Daily briefs of the top news stories impacting Christians around the world.
In today's edition:
- Church of England Prepares for Heated Women Bishops Debate
- Nashville Churches Aid Flooded School
- Nepal Rebels End Strike, Ministry Resumes
- Church Gun Bill Shot Down in La. House
Church of England Prepares for Heated Women Bishops Debate
The Christian Post reports that the Church of England will again debate opening the clergy ranks for female bishops. "The status quo, with women able to minister as priests but not as bishops, no longer accords with the wish of the majority of the Synod," states the 142-page report, released Sunday. "But the journey to a new destination remains contested and challenging." The revision committee acknowledged, however, that they "have not been able to come up with a set or proposals that everyone now says that they can live with." The committee received almost 300 submissions to amend the proposal, many of them requesting provisions for more traditional Anglicans who do not believe Scripture supports female bishops. The new draft will be debated at the General Synod in July.
Nashville Churches Aid Flooded School
Baptist Press reports that Donelson Christian Academy (DCA), a private school with more than 850 students, had nine portable classrooms and its main building flooded as a result of last weekend's torrential rain in middle Tennessee. After requests from the headmaster's administrative assistant, Deleen Cooper, DCA moved its students and operations into two Tennessee Baptist churches in the Donelson area. First Baptist Church in Donelson, which previously housed the school during a 1984 flood, was requested to become the site for the preschool, extended daycare and the DCA administrative office. Two Rivers Baptist Church, where Cooper is a member, readily became the site for the DCA middle and high schools. Scott Hutchings, Two Rivers Baptist executive pastor, said, "We just wanted to help out a local school that was flooded and share the love of Christ."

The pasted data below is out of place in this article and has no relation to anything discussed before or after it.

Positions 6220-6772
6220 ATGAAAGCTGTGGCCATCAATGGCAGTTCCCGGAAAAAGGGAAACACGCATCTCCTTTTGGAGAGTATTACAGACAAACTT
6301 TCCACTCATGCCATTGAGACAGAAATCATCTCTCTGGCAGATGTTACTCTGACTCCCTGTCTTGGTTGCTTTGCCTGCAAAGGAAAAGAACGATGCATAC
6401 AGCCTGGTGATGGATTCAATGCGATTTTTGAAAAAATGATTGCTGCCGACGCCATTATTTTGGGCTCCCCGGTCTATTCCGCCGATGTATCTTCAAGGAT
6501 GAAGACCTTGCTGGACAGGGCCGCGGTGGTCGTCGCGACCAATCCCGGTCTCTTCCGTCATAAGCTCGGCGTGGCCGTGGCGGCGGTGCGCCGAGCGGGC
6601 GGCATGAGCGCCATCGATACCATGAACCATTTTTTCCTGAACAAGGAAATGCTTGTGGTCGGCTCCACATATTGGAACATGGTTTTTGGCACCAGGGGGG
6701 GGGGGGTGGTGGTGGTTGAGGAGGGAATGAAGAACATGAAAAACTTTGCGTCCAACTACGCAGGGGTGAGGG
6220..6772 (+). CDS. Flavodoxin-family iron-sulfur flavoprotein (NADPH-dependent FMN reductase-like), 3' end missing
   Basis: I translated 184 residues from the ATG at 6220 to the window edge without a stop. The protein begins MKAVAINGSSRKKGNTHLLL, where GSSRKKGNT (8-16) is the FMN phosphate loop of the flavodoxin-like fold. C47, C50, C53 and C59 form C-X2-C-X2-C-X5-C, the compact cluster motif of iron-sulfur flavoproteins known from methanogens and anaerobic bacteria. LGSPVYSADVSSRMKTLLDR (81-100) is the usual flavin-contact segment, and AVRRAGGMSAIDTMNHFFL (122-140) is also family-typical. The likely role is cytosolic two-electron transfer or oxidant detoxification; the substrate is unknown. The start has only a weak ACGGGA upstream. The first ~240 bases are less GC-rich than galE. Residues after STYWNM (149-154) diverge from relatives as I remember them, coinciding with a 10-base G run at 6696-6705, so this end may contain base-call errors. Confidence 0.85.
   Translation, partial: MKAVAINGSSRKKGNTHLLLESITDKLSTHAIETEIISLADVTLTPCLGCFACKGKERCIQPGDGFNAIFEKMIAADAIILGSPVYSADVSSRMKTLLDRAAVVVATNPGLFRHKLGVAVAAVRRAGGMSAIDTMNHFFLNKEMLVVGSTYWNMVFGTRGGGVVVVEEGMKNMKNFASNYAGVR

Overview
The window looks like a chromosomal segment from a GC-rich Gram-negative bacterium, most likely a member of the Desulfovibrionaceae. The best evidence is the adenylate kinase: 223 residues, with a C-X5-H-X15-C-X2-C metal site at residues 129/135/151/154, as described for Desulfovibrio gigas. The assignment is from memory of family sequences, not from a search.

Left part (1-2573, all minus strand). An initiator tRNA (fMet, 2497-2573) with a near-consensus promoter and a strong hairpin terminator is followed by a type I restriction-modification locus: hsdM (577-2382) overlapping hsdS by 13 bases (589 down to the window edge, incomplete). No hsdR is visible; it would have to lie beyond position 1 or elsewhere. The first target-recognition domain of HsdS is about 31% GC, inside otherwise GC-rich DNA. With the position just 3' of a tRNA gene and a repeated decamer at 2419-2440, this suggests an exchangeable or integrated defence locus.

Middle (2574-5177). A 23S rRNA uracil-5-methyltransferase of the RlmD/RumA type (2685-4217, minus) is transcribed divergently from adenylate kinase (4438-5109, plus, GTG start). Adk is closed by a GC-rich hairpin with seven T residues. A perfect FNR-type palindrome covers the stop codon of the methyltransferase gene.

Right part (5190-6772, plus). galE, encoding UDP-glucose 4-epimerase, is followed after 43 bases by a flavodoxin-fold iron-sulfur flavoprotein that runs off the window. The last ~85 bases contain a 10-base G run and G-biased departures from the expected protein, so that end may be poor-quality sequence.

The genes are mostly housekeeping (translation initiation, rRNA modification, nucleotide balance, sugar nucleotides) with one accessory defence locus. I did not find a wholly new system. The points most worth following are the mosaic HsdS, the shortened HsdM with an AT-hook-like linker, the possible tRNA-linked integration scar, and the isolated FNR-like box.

Nepal Rebels End Strike, Ministry Resumes
Mission News Network reports that Maoist rebels ended a violently-enforced strike late Friday, allowing the country and ministries to breathe again. "It (the strike) kind of cripples the country until they get what they want," said Danny Punnose with Gospel for Asia. "Basically, they want absolute power so that whatever they say goes, so they'll keep calling strikes until they get what they want." The enforcement ensures that everyone complies. The Maoists are now calling for the resignation of the prime minister and pushing officials to finish a lagging constitutional draft. Punnose says the strikes make travel impossible, and Gospel for Asia-supported missionaries can't work. "A lot of our church services had to be temporarily canceled because of the danger of actually making it to church alive."
Church Gun Bill Shot Down in La. House
Religion News Service reports that a bill that would have allowed people to carry concealed weapons to their places of worship died in the Louisiana House on Thursday (May 6). Lawmakers voted 45-39 for the bill, eight votes short of what is needed to get a bill through the lower chamber. Rep. Henry Burns, a Republican, said he will bring the bill back for reconsideration. "Times have changed," Burns said, referring to shootings at houses of worship in recent years. He said his bill is designed to give church officials a chance to allow weapons at their worship sites as a way of protecting innocent worshipers from criminals. Burns said the religious leaders of each church, mosque or synagogue would have to approve the individuals as part of a security plan and inform congregants in the weekly newsletter, bulletin or from the pulpit.